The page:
The Swede midge, Contarinia nasturtii Kieffer (Diptera: Cecidomyiidae), a common insect pest in Europe, is a newly invasive pest in North America that constitutes a major threat to cruciferous vegetable and field crops. Since its first identification in Ontario, Canada, in 2000, it has rapidly spread to 65 counties in the provinces of Ontario and Quebec and has recently been found in canola (one of two cultivars of rapeseed, Brassica napus L. and Brassica campestris L.) in the central Prairie region where the majority of Canada's 6.5 million ha (16 million acres) of canola is grown. The first detection of Swede midge in the United States was in 2004 in New York cabbage (Brassica oleracea L.), but it has now been found in four additional states. Here, we review the biology of Swede midge, its host plant range, distribution, economic impact, pest status, and management strategies. We provide insight into this insect's future potential to become an endemic pest of brassica crops in North America. We also proposed research needed to develop tactics for handling this invasive pest in brassica crops.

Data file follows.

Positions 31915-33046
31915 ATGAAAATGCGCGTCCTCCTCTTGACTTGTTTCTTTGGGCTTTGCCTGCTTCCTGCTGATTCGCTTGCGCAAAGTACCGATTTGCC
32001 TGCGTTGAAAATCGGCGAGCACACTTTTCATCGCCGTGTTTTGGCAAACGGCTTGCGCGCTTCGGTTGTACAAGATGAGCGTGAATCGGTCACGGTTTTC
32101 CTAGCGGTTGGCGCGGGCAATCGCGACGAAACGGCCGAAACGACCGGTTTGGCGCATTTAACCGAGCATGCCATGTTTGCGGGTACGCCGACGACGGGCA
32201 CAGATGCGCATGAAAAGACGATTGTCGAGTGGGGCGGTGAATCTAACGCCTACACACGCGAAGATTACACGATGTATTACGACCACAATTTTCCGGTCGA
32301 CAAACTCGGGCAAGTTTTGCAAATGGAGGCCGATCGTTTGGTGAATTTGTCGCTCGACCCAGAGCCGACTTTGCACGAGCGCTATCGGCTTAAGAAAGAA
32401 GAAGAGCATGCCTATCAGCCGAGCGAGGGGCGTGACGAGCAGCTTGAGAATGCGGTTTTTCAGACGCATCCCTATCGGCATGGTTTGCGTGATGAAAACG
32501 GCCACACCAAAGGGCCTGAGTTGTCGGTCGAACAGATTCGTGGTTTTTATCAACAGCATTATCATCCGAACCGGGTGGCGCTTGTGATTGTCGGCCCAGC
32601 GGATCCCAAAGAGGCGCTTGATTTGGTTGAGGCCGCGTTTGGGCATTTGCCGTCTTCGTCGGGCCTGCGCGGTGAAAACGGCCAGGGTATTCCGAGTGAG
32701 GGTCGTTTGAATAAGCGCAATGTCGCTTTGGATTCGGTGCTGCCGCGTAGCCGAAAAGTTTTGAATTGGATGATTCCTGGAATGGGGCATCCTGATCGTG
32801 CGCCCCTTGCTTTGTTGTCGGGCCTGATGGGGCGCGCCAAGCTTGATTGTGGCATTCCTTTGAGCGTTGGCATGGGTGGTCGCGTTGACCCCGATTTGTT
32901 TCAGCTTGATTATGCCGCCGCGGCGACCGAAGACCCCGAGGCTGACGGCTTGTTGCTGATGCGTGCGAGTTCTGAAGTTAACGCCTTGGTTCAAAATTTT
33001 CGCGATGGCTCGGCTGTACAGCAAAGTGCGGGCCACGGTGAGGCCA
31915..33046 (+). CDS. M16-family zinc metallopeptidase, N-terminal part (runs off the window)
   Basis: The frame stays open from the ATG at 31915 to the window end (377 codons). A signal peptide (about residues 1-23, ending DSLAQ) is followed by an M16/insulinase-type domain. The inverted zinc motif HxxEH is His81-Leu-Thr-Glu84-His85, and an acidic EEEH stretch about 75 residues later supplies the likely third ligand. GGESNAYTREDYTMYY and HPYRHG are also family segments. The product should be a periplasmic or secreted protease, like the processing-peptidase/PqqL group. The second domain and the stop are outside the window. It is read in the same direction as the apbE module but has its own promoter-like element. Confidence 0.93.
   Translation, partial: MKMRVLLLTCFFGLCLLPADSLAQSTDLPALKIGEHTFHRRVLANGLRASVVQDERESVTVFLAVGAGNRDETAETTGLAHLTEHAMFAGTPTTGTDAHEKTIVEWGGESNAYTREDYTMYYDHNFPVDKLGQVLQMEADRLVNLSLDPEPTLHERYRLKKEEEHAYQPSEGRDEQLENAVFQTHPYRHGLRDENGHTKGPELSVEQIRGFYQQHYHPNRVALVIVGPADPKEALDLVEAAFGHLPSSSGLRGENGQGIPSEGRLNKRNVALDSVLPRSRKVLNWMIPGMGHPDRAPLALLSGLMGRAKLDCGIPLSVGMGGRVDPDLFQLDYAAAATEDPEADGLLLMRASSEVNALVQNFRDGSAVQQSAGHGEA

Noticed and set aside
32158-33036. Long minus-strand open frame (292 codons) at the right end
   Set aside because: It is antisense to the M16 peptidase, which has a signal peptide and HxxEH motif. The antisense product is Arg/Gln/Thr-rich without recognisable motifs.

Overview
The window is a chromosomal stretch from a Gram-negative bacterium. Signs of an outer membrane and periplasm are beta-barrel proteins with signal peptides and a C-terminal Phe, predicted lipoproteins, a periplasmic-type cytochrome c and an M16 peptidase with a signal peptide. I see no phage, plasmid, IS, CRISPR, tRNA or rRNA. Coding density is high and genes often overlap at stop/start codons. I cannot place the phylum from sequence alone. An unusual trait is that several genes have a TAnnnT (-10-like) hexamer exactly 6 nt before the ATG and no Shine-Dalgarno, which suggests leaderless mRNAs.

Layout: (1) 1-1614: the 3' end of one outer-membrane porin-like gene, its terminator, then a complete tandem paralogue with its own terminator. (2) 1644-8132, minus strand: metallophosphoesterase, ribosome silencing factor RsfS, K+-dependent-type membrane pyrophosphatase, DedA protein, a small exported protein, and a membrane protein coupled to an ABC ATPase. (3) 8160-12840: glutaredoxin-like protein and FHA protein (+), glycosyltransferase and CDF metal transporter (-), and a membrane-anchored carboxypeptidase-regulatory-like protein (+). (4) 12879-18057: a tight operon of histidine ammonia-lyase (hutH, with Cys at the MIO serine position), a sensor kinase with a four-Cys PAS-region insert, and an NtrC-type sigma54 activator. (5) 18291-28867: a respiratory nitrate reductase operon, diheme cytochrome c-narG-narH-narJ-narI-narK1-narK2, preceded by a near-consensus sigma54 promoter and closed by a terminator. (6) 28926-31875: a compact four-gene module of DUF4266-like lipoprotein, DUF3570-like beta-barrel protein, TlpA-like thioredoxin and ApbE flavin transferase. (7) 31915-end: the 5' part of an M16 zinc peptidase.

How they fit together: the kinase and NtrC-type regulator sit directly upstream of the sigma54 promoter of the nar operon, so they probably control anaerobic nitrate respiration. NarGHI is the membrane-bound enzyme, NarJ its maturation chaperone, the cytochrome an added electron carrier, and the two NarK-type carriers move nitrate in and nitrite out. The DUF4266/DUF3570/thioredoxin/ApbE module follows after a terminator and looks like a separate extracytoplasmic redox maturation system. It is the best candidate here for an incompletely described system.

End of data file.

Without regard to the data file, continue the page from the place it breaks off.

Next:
You have requested a machine translation of selected content from our databases. This functionality is provided solely for your convenience and is in no way intended to replace human translation. Neither BioOne nor the owners and publishers of the content make, and they explicitly disclaim, any express or implied representations or warranties of any kind, including, without limitation, representations and warranties as to the functionality of the translation feature or the accuracy or completeness of the translations.
Translations are not retained in our system. Your use of this feature and the translations is subject to all use restrictions contained in the Terms and Conditions of Use of the BioOne website.
Vol. 104 • No. 3